Ottawa inventor sees rising interest in hands-free elevator-hailing app

ProtoDev module

Before the pandemic struck, Ke Wang had devoted the better part of the last two years to developing a smartphone app that would allow people with disabilities like himself to open doors and call elevators without touching any handles or buttons.

Little did he know his invention targeted at a niche market would capture the attention of Canada’s largest airport and a global hotel chain before 2020 was out.

“Once we got it done, all of a sudden COVID happened and then people realized that we can use this to avoid touching buttons,” says Wang, founder of Ottawa-based ProtoDev Canada, the five-person company that created the new Contactless Access app. He adds that the company received “a flood of interest” from customers interested in the product for uses that extend beyond accessibility.

ProtoDev’s system deploys plug-and-play modules that can be installed in less than an hour, activating Bluetooth signals that let users automatically open doors and hail elevators from a distance of about eight feet without needing to connect to WiFi. The free app can be downloaded online or by scanning a QR code on-site.

The firm’s technology was originally meant to help make elevators at Carleton University more accessible to students with disabilities. Now, it's being installed in venues across Ontario and beyond, even making its way across the Atlantic.

Pearson, NCC piloting products

Toronto Pearson International Airport is in the midst of piloting the app at six of its busiest elevators, with an eye to potentially rolling it out in as many as 40 more. Here at home, the National Capital Commission has ordered about two dozen modules for automated doors at its facilities in downtown Ottawa and Gatineau Park, and Canada Post is also keen on getting the system into doors and elevators at its Riverside Drive headquarters. 

Meanwhile, major international companies are also taking notice. Brewing giant Anheuser-Busch is already testing out the app at one of its facilities in Belgium, and ProtoDev is in talks with a prominent hotelier about installing the system at its properties.

“There's a market that’s hard-hit by COVID, and this would help make people more comfortable with the hotel environment,” explains Rob Dotten, who joined ProtoDev as its director of disability initiatives about two years ago and helped create the app. 

Dotten says the company is also hoping to break into the multi-residential market, adding he sees a wide range of applications for the system. The pandemic, he says, has catapulted accessibility tech into the mainstream “under the COVID wrapper.”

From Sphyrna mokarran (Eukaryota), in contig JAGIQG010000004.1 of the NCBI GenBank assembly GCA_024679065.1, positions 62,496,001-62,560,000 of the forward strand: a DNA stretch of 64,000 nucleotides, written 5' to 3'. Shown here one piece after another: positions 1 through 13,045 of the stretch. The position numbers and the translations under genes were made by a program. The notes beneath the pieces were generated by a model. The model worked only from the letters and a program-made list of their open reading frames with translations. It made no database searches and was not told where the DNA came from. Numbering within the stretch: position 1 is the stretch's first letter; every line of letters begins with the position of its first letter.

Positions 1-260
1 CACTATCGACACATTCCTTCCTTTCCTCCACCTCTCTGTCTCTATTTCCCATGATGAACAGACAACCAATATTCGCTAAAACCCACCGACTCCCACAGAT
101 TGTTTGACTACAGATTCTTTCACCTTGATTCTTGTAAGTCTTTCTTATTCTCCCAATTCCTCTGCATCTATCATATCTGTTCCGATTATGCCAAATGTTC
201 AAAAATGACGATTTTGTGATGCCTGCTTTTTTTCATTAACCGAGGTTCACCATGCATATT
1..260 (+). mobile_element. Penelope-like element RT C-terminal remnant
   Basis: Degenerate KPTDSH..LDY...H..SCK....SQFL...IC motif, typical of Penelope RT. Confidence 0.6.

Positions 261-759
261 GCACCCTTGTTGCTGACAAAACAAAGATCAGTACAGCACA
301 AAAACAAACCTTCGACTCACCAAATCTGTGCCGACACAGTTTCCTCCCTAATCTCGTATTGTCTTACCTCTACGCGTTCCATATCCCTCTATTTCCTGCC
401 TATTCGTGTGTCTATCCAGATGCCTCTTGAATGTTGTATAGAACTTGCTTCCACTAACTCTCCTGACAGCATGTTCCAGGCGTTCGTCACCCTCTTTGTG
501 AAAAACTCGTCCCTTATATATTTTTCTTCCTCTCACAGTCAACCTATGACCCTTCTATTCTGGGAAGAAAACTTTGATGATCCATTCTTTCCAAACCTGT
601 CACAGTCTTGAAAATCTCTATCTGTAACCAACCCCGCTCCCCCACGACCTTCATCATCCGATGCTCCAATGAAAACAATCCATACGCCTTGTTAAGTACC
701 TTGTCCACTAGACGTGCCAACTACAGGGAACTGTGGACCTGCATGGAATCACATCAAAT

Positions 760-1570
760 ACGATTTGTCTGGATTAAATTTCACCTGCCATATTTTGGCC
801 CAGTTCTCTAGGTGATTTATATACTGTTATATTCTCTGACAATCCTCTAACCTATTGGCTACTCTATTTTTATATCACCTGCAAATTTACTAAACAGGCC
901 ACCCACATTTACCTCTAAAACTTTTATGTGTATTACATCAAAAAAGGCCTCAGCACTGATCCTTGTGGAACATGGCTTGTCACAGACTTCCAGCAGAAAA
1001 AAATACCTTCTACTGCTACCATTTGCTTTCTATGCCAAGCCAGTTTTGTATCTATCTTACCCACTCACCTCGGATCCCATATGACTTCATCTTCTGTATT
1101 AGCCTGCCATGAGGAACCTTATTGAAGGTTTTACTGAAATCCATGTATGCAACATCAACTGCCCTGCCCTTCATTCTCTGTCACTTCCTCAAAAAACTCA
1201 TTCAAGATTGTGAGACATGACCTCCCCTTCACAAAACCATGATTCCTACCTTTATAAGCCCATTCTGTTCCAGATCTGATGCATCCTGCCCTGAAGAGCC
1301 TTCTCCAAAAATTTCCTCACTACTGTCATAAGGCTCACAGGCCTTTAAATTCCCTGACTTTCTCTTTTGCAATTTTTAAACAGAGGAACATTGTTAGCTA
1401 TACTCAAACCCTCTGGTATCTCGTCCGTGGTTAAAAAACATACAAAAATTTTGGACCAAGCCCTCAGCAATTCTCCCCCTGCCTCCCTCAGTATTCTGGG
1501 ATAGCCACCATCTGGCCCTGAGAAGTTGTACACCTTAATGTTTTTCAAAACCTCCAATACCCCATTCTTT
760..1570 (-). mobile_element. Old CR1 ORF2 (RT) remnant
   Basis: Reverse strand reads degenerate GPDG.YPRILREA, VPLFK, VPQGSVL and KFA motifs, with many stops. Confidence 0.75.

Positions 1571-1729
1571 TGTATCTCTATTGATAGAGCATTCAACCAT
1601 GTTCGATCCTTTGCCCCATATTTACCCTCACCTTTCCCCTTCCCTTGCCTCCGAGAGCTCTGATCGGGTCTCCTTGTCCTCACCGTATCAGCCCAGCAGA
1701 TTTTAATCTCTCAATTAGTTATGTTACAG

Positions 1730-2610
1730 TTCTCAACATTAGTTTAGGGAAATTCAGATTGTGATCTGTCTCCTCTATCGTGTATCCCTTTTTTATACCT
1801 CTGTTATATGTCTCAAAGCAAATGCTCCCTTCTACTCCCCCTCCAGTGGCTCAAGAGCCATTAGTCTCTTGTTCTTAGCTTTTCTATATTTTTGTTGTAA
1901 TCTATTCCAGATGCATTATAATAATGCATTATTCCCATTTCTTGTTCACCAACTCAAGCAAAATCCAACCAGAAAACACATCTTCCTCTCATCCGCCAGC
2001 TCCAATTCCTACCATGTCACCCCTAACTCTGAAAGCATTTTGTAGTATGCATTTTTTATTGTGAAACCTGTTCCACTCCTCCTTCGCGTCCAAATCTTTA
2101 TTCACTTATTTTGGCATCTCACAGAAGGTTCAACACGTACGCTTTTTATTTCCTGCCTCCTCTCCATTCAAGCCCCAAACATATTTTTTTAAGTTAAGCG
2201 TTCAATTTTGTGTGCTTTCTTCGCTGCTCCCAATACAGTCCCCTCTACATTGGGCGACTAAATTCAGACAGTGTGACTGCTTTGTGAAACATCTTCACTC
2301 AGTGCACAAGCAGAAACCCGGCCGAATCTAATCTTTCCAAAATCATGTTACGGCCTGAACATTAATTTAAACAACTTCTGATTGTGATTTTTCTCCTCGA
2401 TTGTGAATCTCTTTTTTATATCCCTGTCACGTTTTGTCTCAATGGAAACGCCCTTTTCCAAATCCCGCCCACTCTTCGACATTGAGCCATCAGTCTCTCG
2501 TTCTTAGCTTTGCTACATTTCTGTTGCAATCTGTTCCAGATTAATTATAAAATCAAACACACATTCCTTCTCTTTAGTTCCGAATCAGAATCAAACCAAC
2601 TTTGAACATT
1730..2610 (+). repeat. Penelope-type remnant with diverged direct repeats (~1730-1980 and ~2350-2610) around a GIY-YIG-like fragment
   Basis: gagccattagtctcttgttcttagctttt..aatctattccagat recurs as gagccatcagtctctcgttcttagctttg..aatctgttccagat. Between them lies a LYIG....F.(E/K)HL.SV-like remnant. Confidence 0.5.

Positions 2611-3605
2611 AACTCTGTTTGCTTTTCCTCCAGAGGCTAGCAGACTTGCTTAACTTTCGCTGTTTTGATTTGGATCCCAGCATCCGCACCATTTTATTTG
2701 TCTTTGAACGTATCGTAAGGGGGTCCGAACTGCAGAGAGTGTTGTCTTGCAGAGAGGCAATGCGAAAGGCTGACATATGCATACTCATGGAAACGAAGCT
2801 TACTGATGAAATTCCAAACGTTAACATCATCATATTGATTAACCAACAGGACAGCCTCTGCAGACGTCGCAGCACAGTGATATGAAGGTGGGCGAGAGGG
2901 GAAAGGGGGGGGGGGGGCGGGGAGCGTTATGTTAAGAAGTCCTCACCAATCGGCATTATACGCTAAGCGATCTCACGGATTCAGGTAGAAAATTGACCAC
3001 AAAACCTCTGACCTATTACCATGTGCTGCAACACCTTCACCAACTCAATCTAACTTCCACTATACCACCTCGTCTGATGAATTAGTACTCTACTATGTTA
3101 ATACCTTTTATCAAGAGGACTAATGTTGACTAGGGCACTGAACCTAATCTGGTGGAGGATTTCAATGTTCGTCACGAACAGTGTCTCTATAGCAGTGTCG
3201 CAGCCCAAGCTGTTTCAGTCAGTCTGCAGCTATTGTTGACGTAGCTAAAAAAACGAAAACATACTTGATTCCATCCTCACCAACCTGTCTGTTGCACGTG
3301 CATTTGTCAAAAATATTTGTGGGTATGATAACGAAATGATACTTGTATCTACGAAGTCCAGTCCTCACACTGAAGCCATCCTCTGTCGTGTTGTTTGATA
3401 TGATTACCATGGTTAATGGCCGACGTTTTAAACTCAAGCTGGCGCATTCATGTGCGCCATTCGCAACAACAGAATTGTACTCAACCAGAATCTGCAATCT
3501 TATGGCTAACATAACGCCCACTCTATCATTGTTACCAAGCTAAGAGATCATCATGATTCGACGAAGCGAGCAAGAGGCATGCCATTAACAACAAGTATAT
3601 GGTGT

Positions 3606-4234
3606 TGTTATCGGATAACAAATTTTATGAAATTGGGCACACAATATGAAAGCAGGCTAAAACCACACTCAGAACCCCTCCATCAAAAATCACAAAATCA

It’s not the first time Wang’s firm has spearheaded new technology for individuals with disabilities. Among its other inventions are a platform to turn motorized wheelchairs into autonomous vehicles. 

The veteran software engineer’s passion for helping make the lives of people with disabilities easier was born out of personal adversity. 

Fifteen years ago, Wang ​– then a project manager at JDS Uniphase ​– was struck by a car while walking in Old Ottawa South. The accident left him paralyzed in both legs and in much of the upper right side of his body.

A problem-solver by profession, Wang soon turned his attention to accessibility issues, founding a company then known as EightFold Technologies. 

Initially, he found it tough to make any headway. Many people with a disability are on tight budgets, he explains, and costly necessities such as motorized wheelchairs are often subsidized by various levels of government. 

'Long and tedious exercise'

“In order to sell anything, you pretty much have to get on to an approved list of things that the government will subsidize, which is a long and tedious exercise,” Wang explains.

In addition, he says it’s a hard sell convincing manufacturers to invest in new ideas for tried-and-true devices such as wheelchairs because the market is limited and customers are buying out of necessity, meaning they’re willing to take whatever merchandise is offered. 

“There's really no incentive to … develop new technology,” Wang says.

Eventually, he came up with other products – including sensors that monitor transformers on wind and solar farms – to help keep his bootstrapped enterprise afloat. 

Two years ago, he changed the company’s name to ProtoDev. The firm managed to land a grant from Carleton to help fund its efforts to develop the Contactless Access app – an R&D effort that’s now starting to pay off on a scale he never could have imagined back when the project began.

“It’s pretty neat,” Wang says with a chuckle. “I love my job.”